Each time the sample is irradiated and then heated, the pre-dose peak increases. The first increase is due to the natural dose which the piece has absorbed over its life-time.
The sample is then given a laboratory irradiation and a second increase is measured.
The ceramics come from two recently excavated sites at “Hellenikon” and “Ligourio” in Argolid, Peloponnese, Greece.
Two forms of luminescence dating are used by archaeologists to date events in the past: thermoluminescence (TL) or thermally stimulated luminescence (TSL), which measures energy emitted after an object has been exposed to temperatures between 400 and 500°C; and optically stimulated luminescence (OSL), which measures energy emitted after an object has been exposed to daylight.
To put it simply, certain minerals (quartz, feldspar, and calcite), store energy from the sun at a known rate.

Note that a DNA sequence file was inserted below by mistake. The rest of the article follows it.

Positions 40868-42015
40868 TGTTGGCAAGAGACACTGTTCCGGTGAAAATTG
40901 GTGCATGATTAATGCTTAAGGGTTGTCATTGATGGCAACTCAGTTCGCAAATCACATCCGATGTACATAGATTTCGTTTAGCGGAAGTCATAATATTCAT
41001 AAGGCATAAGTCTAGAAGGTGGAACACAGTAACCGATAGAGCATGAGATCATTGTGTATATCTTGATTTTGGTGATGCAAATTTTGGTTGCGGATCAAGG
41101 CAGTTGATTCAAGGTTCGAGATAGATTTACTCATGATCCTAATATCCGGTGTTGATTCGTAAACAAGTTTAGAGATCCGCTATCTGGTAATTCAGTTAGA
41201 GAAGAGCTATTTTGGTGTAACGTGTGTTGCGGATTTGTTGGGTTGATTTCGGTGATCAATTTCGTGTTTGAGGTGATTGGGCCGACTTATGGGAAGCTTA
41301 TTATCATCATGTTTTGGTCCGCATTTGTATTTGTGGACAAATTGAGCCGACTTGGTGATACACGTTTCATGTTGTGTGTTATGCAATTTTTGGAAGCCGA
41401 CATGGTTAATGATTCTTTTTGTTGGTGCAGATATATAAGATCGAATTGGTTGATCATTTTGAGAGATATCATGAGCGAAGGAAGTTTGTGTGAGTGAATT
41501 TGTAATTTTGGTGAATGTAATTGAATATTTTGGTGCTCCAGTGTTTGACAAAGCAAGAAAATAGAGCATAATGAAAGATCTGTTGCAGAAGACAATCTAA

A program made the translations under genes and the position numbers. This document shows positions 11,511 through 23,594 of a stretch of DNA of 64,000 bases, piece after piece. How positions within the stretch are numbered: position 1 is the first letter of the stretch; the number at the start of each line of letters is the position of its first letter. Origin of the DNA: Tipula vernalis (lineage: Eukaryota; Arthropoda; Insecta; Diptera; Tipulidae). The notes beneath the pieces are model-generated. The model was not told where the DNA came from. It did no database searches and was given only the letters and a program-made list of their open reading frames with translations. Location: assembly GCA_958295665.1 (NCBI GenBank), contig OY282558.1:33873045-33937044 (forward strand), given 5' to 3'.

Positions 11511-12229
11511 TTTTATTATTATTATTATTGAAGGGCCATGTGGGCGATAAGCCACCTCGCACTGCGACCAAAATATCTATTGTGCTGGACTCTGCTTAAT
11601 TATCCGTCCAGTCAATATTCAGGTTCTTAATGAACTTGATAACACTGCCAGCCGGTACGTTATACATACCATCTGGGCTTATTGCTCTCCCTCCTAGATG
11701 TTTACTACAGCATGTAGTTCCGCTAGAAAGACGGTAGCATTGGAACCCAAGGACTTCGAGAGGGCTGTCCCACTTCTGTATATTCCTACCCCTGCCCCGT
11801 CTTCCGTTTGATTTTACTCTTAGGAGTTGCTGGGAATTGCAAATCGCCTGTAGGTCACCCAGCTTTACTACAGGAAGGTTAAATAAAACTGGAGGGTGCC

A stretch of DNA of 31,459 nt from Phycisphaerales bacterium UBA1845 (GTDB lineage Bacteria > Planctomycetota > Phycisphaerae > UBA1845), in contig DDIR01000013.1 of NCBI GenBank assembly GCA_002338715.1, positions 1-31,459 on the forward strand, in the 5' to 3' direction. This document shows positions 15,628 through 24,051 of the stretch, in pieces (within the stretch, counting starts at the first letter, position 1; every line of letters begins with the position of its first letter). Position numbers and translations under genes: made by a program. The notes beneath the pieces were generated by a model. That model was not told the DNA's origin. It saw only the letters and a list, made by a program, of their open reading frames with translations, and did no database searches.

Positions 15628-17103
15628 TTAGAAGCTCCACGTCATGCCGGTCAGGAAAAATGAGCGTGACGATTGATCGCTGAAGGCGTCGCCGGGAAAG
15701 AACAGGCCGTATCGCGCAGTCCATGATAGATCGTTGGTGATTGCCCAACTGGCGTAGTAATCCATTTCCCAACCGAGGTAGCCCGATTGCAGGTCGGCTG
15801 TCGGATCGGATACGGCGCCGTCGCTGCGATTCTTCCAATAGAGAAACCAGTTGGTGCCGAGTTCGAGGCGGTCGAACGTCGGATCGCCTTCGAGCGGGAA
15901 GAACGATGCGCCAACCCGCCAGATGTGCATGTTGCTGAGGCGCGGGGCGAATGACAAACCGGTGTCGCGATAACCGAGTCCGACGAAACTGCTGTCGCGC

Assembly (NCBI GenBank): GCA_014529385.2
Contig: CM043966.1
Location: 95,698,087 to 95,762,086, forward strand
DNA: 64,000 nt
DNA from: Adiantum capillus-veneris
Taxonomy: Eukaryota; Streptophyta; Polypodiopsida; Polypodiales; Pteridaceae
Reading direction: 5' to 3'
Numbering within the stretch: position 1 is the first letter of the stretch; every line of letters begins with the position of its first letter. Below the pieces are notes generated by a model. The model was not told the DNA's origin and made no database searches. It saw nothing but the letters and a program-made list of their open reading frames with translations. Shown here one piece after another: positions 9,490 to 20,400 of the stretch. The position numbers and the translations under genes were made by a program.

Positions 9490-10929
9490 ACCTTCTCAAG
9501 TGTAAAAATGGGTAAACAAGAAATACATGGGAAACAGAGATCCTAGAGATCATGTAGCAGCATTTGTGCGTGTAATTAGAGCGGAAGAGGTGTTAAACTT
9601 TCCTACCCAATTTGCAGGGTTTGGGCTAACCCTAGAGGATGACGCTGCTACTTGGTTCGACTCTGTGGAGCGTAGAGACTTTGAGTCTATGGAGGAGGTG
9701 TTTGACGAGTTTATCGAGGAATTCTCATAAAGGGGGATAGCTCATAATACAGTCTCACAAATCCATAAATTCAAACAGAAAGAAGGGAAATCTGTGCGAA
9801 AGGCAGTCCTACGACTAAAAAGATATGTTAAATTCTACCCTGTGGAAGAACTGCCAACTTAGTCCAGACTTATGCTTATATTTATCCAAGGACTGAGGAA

Any remaining powder is dried and used for radioactivity measurements to complete the dating calculation. When the glue is dry, they are cut into slices 1/4mm thick with a fine diamond blade. Each slice is soaked in acetone after cutting to remove the glue. The remaining core is crushed and used for radioactive analysis to complete the dating calculation.
We have 3 fully automated, computer operated Riso Minisys TL readers for measuring the TL.
For the modern vase the archaeological signal is barely above background and well below the TL signal from the applied laboratory dose.